Frida Kahlo Museum
One of my ultimate bucket list of museums has been to see the Frida Kahlo house/turned museum in Mexico City.
And I finally got to go last week during the 4th of July holiday. She is one of my favorite artists and someone who I have always admired when I was studying fine art. So here's where I put my art nerd glasses on and walk you through the story of her life and her art.
La Casa Azul, otherwise known as the Blue House is The Frida Kahlo Museum located in Mexico City. The cobalt-blue walls of this historic house museum is dedicated to the life and work of Mexican artist Frida Kahlo. It is where she lived and died.
The first part of the tour consisted of her paintings and sketches curated in a total of five-rooms/galleries. This tour walks you through her painful life story: coping with illnesses from the age of six, suffering from a tragic bus accident at the age of eighteen which resulted in her immobility and the beginning of her iconic artistic career. And then getting her leg amputated by gangrene. Her subjects that were of her obsession: infertility and self-portraits. Her art can be classified as surrealist.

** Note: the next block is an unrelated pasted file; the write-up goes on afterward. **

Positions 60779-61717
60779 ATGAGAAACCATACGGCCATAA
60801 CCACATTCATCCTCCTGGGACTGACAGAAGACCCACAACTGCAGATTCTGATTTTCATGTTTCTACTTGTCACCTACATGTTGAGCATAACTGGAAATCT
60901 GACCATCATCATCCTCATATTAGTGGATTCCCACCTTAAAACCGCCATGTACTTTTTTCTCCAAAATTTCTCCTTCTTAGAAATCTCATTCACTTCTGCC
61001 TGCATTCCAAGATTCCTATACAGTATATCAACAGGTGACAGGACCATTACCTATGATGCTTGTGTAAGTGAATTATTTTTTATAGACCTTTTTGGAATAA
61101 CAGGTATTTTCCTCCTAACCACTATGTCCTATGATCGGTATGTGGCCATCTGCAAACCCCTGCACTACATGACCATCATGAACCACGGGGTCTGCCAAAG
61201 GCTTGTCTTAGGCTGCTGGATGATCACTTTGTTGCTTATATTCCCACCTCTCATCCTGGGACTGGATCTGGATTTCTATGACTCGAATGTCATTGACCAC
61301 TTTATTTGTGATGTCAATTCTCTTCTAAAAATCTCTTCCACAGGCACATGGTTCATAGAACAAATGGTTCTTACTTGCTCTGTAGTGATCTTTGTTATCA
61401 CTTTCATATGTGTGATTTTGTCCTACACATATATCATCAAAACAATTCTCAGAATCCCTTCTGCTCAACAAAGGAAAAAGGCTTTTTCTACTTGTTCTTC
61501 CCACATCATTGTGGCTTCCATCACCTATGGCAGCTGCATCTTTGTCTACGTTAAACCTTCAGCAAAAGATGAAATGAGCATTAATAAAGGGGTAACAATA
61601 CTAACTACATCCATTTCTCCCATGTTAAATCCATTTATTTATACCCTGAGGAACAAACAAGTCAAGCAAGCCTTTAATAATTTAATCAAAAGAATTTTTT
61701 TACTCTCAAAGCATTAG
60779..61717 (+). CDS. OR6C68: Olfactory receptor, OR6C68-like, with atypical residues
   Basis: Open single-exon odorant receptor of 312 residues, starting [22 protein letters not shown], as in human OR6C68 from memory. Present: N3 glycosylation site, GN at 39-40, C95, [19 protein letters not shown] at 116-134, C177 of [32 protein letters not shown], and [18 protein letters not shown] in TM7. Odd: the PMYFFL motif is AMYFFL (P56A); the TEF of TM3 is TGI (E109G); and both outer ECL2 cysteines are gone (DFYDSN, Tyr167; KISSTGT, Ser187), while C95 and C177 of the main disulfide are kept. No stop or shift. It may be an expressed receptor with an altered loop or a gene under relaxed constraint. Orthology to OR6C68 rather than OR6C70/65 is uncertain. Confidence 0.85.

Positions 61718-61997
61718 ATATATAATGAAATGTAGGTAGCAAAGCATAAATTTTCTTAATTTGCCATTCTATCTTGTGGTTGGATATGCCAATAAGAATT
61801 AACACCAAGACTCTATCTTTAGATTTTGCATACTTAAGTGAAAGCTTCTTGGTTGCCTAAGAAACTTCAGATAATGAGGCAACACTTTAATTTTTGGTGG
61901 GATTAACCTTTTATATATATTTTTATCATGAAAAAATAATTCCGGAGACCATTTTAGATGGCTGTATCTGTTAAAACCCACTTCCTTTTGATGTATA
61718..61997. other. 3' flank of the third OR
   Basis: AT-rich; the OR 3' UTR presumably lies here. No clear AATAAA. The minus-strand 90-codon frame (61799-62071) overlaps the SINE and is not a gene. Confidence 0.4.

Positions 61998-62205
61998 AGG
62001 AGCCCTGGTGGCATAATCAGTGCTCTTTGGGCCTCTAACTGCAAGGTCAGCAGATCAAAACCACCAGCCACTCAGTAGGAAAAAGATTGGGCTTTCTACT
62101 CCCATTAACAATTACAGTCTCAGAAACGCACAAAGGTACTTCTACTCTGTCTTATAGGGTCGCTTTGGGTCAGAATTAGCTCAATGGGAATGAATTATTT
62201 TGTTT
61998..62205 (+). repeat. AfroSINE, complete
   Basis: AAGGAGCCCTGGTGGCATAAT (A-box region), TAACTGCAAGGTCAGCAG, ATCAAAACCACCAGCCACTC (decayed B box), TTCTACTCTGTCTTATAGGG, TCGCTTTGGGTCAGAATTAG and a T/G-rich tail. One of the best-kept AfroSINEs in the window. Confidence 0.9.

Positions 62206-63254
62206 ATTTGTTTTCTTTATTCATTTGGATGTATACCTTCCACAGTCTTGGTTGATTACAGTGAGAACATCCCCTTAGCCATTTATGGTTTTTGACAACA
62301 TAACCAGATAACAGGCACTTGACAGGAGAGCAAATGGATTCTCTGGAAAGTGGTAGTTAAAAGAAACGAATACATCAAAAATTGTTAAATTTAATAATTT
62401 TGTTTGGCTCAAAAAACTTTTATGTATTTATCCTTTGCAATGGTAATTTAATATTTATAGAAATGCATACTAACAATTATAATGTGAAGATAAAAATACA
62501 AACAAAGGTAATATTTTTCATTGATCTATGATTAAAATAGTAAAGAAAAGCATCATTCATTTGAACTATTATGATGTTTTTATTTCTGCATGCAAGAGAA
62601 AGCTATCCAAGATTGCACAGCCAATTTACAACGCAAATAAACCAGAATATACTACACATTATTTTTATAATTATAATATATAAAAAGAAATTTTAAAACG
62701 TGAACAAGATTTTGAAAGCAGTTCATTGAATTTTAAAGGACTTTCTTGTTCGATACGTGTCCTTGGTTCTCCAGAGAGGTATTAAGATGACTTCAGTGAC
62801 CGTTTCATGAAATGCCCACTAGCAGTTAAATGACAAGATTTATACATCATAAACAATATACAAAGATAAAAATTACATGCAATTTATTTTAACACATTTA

In the second part of the house, is her studio. Her brushes, her easel, the mirror she used for her self-portraits, and her books—works of history, literature, art and philosophy, many of them marked with her own drawings and poetry—which attest to Frida's great intellectual curiosity.
Frida used fashion to conceal her physical imperfections. Two tragedies that were to befall Frida, would inform her wardrobe as much as they were to later form the bedrock of her existence and her art. The first tragedy was contracting polio at the age of six which resulted with a withered and shorter leg for life. Because of this, she began to wear long skirts and four socks on her thinner calf and used shoes with a built up right heel to disguise her imperfections. Then the second tragedy at the age of eighteen the bus she was riding after school got hit by an electric tramway car. The result was horrific causing a steel handrail to go strait into her left side of her body piercing her abdomen and uterus, leaving her unable to bear children. Her collarbone, spinal column and right foot were broken. And then later in life, she had her right leg amputated. The physical and phycological trauma from these events haunted Frida for the rest of her life.
Written and Photography by Marina Murad
Published on Design Geek in Heels